ST. BLAISE, patron saint of throat illnesses
By LINDA M. LINONIS
Priests in the Roman Catholic Church will recite a special prayer as they bless throats during Massess near and on Feb. 3, the Feast Day of St. Blaise, bishop and martyr.
Monsignor Peter M. Polando, rector at St. Columba Cathedral, said St. Blaise lived in the fourth century and was a son of noble parents.
He continued that St. Blaise became a bishop at a young age and served in Sebaste, Armenia.
Monsignor Polando said some accounts note St. Blaise also was a physician. The connection to throats is based on a story that a distraught mother brought her young son to him because he had a fish bone caught in his throat. St. Blaise dislodged the bone and saved the boy’s life.
Over time, St. Blaise became associated with healing of the sick, especially those with illnesses of the throat.
Monsignor Polando said the tradition associated with St. Blaise continues the example set by Jesus in His healing of the sick.
On Holy Tuesday, April 15, at St. Columba, Bishop George V. Murry will celebrate the Chrism Mass at which the Sacred Chrism, the Oil of the Sick and the Oil of Catechumens will be blessed. Each pastor in the six-county diocese will receive Sacred Chrism and oils for use in his parish.
“In the anointing of the sick, we believe the Holy Spirit plays a part,” Monsignor Polando said. “We’re guided by the grace of the Holy Spirit.”
He added that “we all need prayer. We need to pray for one another. Prayer brings us closer together.” The monsignor continued with “we must be sensitive to those who sick.”
He said it’s important to remember that Jesus taught us how to pray. “We can pray for wholeness again. We can share in the power of prayer and share that with one another,” he said.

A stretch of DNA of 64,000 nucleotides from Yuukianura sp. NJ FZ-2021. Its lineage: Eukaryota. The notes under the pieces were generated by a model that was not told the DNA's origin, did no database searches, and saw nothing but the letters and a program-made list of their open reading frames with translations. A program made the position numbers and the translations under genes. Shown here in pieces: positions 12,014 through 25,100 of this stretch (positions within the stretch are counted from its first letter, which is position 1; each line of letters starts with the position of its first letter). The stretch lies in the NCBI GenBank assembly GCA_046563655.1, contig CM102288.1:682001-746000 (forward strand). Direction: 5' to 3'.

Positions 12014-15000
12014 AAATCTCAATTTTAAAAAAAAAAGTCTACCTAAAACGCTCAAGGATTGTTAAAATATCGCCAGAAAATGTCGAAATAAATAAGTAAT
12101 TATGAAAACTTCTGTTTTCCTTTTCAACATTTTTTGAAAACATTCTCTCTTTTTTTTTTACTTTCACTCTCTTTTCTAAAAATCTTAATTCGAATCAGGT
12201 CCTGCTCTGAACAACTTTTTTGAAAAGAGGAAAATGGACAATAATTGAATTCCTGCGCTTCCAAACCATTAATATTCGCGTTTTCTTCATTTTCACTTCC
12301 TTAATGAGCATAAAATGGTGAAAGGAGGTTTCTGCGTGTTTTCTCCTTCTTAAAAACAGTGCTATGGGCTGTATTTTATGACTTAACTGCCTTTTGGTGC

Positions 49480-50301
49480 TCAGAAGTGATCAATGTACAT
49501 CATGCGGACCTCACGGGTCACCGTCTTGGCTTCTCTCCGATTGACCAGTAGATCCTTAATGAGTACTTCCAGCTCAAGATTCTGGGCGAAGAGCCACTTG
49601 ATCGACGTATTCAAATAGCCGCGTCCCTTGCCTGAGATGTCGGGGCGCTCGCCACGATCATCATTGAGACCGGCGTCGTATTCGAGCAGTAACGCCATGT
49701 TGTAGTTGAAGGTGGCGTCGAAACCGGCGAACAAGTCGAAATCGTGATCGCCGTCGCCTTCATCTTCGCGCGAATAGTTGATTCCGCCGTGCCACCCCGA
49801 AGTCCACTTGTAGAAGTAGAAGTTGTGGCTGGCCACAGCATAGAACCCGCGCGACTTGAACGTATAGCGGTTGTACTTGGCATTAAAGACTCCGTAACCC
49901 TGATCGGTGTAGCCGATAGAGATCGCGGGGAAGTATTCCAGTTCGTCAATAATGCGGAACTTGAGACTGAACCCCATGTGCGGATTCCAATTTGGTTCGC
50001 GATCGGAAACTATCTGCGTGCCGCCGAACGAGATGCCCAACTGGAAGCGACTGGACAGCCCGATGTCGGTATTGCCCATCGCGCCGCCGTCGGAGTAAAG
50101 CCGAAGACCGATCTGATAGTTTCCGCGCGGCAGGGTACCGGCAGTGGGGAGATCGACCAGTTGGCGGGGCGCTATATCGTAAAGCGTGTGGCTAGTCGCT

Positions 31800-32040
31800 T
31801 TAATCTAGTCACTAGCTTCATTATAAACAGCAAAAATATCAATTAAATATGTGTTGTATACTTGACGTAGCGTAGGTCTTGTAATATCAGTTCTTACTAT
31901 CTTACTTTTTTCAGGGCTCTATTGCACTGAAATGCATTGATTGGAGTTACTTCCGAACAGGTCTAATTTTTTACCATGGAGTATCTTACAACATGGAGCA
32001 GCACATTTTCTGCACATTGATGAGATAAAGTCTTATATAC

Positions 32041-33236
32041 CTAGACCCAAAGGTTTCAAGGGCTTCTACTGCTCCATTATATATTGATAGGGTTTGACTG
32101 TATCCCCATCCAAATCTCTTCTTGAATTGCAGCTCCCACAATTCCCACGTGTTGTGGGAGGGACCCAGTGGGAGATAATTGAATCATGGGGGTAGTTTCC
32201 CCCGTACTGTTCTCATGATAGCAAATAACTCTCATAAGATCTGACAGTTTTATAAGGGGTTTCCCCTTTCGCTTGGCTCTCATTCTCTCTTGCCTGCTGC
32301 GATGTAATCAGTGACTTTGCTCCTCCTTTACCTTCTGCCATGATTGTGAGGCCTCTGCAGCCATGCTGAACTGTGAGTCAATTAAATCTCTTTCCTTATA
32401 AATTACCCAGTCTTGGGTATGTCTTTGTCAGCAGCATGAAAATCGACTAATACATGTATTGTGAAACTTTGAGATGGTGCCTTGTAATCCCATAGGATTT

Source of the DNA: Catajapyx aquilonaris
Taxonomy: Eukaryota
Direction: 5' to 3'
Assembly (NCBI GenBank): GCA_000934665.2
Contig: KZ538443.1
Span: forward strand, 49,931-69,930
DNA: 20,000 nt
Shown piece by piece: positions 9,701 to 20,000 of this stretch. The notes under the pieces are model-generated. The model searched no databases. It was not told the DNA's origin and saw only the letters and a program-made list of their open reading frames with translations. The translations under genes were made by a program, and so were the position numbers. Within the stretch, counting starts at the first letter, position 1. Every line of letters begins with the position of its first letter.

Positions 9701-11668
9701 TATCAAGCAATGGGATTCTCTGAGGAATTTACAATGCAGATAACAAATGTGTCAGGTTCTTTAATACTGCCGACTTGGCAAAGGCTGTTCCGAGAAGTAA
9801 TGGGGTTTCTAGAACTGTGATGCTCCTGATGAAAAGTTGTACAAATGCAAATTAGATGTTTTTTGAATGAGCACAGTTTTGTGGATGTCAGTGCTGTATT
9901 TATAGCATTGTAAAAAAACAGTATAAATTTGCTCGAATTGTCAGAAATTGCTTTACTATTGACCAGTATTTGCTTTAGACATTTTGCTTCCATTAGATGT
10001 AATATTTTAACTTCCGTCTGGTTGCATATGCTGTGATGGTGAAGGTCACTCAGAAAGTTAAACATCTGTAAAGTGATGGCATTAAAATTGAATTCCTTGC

The monsignor said 40 days after Jesus’ birth, He was presented in the temple. In the Church, candles are blessed “to signify Jesus as the light of the world,” Monsignor Polando said.
When priests bless throats, they use a set of blesssed candles, crossed and slightly open, that are pressed against the throat as the blessing is said. At one time, the candles were lighted, now they are not.
The rector came to the cathedral in March and has served other parishes in the diocese. He has conducted healing services in the spring and fall especially for those 65 and older and those living with an illness. “It focuses on praying for them and their health,” he said.
He also noted priests provide the Sacrament of Anointing of the Sick. Priests anoint with blessed oils and accompanying prayers. This is reserved for those sick and dying.
Monsignor Polando said St. Blaise also is the patron of wild animals. That distinction came about because St. Blaise, who was persecuted, hid in caves inhabited by wild animals. He blessed them and healed their wounds; they did not attack him. St. Blaise was martyred under the reign of Licinius in the fourth century during a persecution of Christians.
Blessing of throats will take place at the cathedral, 159 W. Rayen Ave., at the 12:10 Mass on Monday; 4:30 p.m. Feb. 8 and 10:30 a.m. and 4 p.m. Feb. 9.